"A Family Supper" concerns the difficulty of different generations communicating in one Japanese family. After several years of living in California, the son, who remains nameless, returns to Japan two years after his mother’s death, about which he knew little. She died by eating—out of politeness to a friend—the poisonous fish called “fugu.” The implication is that allegiance to Japanese tradition had something to do with her death, and this grows in thematic significance as we learn that the young man’s father is “in retirement” because his longtime business partner recently committed suicide, taking his family with him. Indeed, death hovers throughout the story, especially as the son and his sister, who visits for dinner, reminisce over a childhood memory of a ghost in the backyard well. As the family haltingly talks over dinner, slowly eating a fish the father has prepared, no one speaks of the fugu that killed the mother, although father and son agree that the business partner made a mistake in his suicide and the murder of his family. The father, meanwhile, encourages the son to stay in Japan, but the son remains noncommittal about his plans. Nothing is resolved at the end of the story, when, as the narrator says, “We fell silent once more.”
The story is told from the first-person point of view of the son, but because he reflects on little, the information could as easily be revealed through a very objective third-person narrator. We learn a few facts; we hear dialogue; but the narrator does not tell us his feelings, indicate his reaction to the events of the story, or offer much background information. Indeed, the narrator’s lack of communication—with the other characters as well as with himself and his audience—shapes an important theme of the story: the clash in values between the generation (represented by the father and mother) that governed Japan immediately after Word War II and the succeeding generation (represented by the son and his sister).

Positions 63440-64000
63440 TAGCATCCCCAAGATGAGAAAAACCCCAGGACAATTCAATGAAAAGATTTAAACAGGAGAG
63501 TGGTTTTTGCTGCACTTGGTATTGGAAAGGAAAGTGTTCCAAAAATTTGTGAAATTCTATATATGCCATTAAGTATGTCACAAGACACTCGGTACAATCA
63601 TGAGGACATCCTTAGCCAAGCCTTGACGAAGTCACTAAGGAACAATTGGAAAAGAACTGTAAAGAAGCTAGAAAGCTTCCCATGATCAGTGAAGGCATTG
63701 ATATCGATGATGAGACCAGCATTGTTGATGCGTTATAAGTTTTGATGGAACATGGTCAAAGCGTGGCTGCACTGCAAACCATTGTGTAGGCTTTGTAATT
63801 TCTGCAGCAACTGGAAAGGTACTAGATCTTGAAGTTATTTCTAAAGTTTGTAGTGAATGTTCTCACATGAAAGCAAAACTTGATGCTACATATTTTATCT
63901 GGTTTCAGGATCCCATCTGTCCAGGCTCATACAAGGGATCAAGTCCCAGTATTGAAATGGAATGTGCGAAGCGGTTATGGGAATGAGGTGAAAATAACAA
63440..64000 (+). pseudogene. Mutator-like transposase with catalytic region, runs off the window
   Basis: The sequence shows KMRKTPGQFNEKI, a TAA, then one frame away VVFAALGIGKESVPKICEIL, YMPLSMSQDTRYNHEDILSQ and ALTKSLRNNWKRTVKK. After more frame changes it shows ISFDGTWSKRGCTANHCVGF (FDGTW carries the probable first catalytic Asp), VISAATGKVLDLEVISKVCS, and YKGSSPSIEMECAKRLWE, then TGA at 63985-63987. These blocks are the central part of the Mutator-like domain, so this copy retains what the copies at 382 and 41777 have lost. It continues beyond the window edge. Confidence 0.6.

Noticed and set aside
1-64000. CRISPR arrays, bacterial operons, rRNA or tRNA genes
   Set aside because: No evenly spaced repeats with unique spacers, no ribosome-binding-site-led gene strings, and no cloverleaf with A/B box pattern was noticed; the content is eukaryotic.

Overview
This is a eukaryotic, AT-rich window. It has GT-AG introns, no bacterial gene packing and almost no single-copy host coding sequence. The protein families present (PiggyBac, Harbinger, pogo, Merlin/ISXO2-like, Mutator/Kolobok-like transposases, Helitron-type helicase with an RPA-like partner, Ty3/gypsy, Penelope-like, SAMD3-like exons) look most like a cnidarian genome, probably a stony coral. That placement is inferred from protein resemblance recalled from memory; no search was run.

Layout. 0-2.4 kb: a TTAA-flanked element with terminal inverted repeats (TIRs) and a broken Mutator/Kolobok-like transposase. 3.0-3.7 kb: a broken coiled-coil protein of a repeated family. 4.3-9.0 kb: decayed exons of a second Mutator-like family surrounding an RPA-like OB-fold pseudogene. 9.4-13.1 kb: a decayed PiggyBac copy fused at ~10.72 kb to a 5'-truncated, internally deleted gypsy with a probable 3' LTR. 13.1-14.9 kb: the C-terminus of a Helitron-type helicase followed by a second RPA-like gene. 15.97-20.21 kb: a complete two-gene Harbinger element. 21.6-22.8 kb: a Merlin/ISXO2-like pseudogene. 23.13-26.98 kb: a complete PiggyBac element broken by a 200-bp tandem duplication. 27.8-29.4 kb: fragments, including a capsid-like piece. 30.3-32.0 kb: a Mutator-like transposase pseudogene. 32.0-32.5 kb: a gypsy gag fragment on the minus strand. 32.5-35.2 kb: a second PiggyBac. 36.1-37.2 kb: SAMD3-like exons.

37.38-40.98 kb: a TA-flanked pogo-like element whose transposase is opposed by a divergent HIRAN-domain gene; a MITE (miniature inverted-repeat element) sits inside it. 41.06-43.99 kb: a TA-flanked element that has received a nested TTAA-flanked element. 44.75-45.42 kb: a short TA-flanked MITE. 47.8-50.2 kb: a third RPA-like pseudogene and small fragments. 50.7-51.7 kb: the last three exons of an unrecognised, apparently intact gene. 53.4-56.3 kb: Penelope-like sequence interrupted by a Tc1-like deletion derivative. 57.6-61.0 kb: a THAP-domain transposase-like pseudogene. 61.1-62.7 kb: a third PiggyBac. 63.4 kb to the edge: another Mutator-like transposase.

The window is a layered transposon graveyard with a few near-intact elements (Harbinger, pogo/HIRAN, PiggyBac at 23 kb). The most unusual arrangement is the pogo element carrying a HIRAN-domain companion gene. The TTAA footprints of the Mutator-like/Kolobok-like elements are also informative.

The story opens with the narrator explaining that fugu, a fish caught off the shores of Japan and popular in the years after the war, can cause a painful and immediate death because it contains a poison in its sexual glands. It must, therefore, be carefully prepared to be eaten, but one wonders why anyone would dare do so if it is so dangerous. Regardless, the narrator’s mother died from eating this fish, prepared by a friend, two years before the son returns on a visit to Japan after living in California for a number of years. He had not known about this, because while he was abroad, his “relationship with [his] parents had become rather strained.”
Conversation between father and son is difficult, but eventually the father tells his son that his business partner, Watanabe, killed himself when the business collapsed, for “he did not wish to live with the disgrace.” The son’s response, “I see,” is typical of the lack of substantial communication in this family. The father admires his friend’s action, calling him “a fine man. A man of principle.” Now in retirement, he himself is uncertain of his plans for the future, but he is beginning to think there is more to life than work and hopes his son has come back to Japan to stay. “I for one am prepared to forget the past,” he tells his son as they wait for Kikuko, the younger sister, to arrive.